Herald of the Russian Academy of Sciences

, Volume 87, Issue 2, pp 125–131 | Cite as

Status and prospects of marker-assisted and genomic plant breeding

  • N. A. Kolchanov
  • A. V. Kochetov
  • E. A. Salina
  • L. A. Pershina
  • E. K. Khlestkina
  • V. K. Shumny
Scientific Session of the RAS General Meeting

Abstract

State-of-the-art approaches to obtaining new plant varieties based on the potential of traditional breeding and the use of modern methods and achievements in genetics and genomics are considered. The opportunities and advantages of marker-assisted and genomic selection, as well as the importance of developing advanced methods in phenomics and genome editing, are discussed.

Keywords

genomic selection hybrid breeding marker-assisted selection molecular markers directed mutagenesis broadening genetic diversity plant breeding 

Preview

Unable to display preview. Download preview PDF.

Unable to display preview. Download preview PDF.

References

  1. 1.
    A. Frary, T. C. Nesbitt, S. Grandillo, et al., “Fw2.2: A quantitative trait locus key to the evolution of tomato fruit size,” Science 289 (5476), 85–88 (2000).CrossRefGoogle Scholar
  2. 2.
    A. Studer, Q. Zhao, J. Ross-Ibarra, and J. Doebley, “Identification of a functional transposon insertion in the maize domestication gene tb1,” Nat. Genet. 43, 1160–1163 (2011).CrossRefGoogle Scholar
  3. 3.
    D. M. Wills, C. J. Whipple, S. Takuno, et al., “From many to one: Genetic control of prolificacy during maize domestication,” PLoS Genet. 9 (6), e1003604 (2013).CrossRefGoogle Scholar
  4. 4.
    P. Bommert, N. S. Nagasawa, and D. Jackson, “Quantitative variation in maize kernel row number is controlled by the FASCIATED EAR2 locus,” Nat. Genet. 45 (3), 334–337 (2013).CrossRefGoogle Scholar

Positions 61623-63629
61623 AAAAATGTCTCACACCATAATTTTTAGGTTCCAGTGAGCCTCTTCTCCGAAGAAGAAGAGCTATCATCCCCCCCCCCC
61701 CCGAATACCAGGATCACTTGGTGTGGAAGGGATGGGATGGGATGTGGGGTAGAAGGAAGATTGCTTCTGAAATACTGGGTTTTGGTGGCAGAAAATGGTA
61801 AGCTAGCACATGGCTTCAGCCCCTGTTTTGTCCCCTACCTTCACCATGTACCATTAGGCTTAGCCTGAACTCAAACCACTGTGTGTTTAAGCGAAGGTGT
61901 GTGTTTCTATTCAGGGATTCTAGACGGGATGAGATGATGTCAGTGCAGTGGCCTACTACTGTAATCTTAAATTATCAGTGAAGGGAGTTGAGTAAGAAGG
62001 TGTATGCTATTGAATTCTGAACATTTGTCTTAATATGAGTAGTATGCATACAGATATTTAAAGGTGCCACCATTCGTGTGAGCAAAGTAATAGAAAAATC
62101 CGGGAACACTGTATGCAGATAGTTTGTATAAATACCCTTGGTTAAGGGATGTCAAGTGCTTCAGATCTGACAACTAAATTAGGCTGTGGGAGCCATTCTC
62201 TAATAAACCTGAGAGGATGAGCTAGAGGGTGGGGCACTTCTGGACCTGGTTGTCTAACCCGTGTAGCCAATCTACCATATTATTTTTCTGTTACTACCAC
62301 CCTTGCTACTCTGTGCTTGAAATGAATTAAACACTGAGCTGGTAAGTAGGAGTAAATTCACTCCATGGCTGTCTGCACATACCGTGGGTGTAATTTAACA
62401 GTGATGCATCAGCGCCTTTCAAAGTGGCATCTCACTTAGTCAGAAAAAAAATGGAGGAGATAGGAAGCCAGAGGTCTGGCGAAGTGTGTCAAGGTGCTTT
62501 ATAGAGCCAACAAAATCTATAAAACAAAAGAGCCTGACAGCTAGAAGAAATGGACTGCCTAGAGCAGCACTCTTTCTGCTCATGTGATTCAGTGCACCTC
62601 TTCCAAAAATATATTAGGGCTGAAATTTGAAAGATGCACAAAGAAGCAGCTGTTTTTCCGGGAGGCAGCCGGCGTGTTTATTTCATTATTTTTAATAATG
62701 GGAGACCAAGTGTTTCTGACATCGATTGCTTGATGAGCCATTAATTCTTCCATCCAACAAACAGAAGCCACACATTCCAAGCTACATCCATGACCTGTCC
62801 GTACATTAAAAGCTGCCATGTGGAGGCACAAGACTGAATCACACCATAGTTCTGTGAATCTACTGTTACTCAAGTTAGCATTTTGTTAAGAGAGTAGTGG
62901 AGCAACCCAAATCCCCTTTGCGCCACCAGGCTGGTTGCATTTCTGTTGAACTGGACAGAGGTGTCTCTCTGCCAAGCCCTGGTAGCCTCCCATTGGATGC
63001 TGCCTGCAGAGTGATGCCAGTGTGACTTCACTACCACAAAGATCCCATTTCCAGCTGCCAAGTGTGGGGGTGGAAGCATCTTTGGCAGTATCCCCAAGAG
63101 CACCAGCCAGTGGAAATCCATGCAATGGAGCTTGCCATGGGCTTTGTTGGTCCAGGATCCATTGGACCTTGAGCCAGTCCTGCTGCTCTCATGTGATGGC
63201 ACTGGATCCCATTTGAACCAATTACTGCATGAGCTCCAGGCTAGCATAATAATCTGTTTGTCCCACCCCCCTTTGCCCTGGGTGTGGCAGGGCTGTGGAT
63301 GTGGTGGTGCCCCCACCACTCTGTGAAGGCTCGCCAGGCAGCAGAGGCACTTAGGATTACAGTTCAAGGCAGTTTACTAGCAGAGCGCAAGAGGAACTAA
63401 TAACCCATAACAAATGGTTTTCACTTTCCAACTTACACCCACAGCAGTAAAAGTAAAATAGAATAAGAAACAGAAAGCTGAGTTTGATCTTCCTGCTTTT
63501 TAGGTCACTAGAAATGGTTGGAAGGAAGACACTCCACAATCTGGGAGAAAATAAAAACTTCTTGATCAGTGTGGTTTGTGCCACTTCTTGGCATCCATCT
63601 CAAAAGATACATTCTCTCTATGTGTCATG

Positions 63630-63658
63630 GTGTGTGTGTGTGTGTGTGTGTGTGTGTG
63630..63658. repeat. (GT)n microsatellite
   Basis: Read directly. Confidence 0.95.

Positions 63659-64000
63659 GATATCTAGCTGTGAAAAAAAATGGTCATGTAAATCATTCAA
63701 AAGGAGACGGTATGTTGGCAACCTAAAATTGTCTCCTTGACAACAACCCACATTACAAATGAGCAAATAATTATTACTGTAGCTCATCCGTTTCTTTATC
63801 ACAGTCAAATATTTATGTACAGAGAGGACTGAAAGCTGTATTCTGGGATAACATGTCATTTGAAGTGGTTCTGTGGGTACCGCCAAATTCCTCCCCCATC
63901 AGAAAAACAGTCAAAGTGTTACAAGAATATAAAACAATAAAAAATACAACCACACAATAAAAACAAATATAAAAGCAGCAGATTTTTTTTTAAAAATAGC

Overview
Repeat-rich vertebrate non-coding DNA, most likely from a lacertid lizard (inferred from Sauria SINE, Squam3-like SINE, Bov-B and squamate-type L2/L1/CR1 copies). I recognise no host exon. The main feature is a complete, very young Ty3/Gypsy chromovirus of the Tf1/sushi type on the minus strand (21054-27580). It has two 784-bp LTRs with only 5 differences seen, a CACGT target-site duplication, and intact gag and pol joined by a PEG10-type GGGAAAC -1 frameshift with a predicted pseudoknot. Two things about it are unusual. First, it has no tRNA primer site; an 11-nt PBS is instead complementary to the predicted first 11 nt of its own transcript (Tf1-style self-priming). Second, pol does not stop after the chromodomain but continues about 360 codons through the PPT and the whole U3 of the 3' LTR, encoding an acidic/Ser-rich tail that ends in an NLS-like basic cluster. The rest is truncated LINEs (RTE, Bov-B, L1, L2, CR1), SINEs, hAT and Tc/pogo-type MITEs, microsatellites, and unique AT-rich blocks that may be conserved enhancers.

5. 5.
    J. F. Doebley, B. S. Gaut, and B. D. Smith, “The molecular genetics of crop domestication,” Cell 127, 1309–1321 (2006).CrossRefGoogle Scholar
  6. 6.
    R. A. McIntosh, Y. Yamazaki, J. Dubcovsky, et al., http://www.shigen.nig.ac.jp/wheat/komugi/genes/symbolClassList. jsp. Cited November 1, 2016.Google Scholar
  7. 7.
    http://kniish.ru/sorta.html. Cited November 1, 2016.Google Scholar
  8. 8.
    http://nemchinowka.ru/sorta.html. Cited November 1, 2016.Google Scholar
  9. 9.
    L. V. Khotyleva, A. V. Kilchevsky, and M. N. Shapturenko, “Theoretical aspects of heterosis,” Vavilov. Zh. Genet. Selek. 20 (4), 482–492 (2016).Google Scholar
  10. 10.
    Current Technologies in Plant Molecular Breeding: A Guide Book of Plant Molecular Breeding for Researchers, Ed. by H.-J. Koh, S.-Y. Kwon, and M. Thomson (Springer, 2015).Google Scholar
  11. 11.
    http://icg.nsc.ru/sibniirs/novosib51/. Cited November 1, 2016.Google Scholar
  12. 12.
    USSR Inventor’s Certificate No. 1801, 1975.Google Scholar
  13. 13.
    USSR Inventor’s Certificate No. 60093, 2015.Google Scholar
  14. 14.
    D. P. Bebber, “Range-expanding pests and pathogens in a warming world,” Annu. Rev. Phytopathol. 53, 335–356 (2015).CrossRefGoogle Scholar
  15. 15.
    E. K. Khlestkina, “Molecular markers in genetic studies and breeding,” Vavilov. Zh. Genet. Selek. 17 (4/2), 1044–1054 (2013).Google Scholar
  16. 16.
    I. N. Leonova, “Molecular markers: Implementation in crop plant breeding for identification, introgression, and gene pyramiding,” Vavilov. Zh. Genet. Selek. 17 (2), 314–325 (2013).Google Scholar
  17. 17.
    E. A. Salina, I. G. Adonina, E. D. Badaeva, et al., “Thinopyrum intermedium chromosome in bread wheat cultivars as a source of genes conferring resistance to fungal diseases,” Euphytica 204, 91–101 (2015).CrossRefGoogle Scholar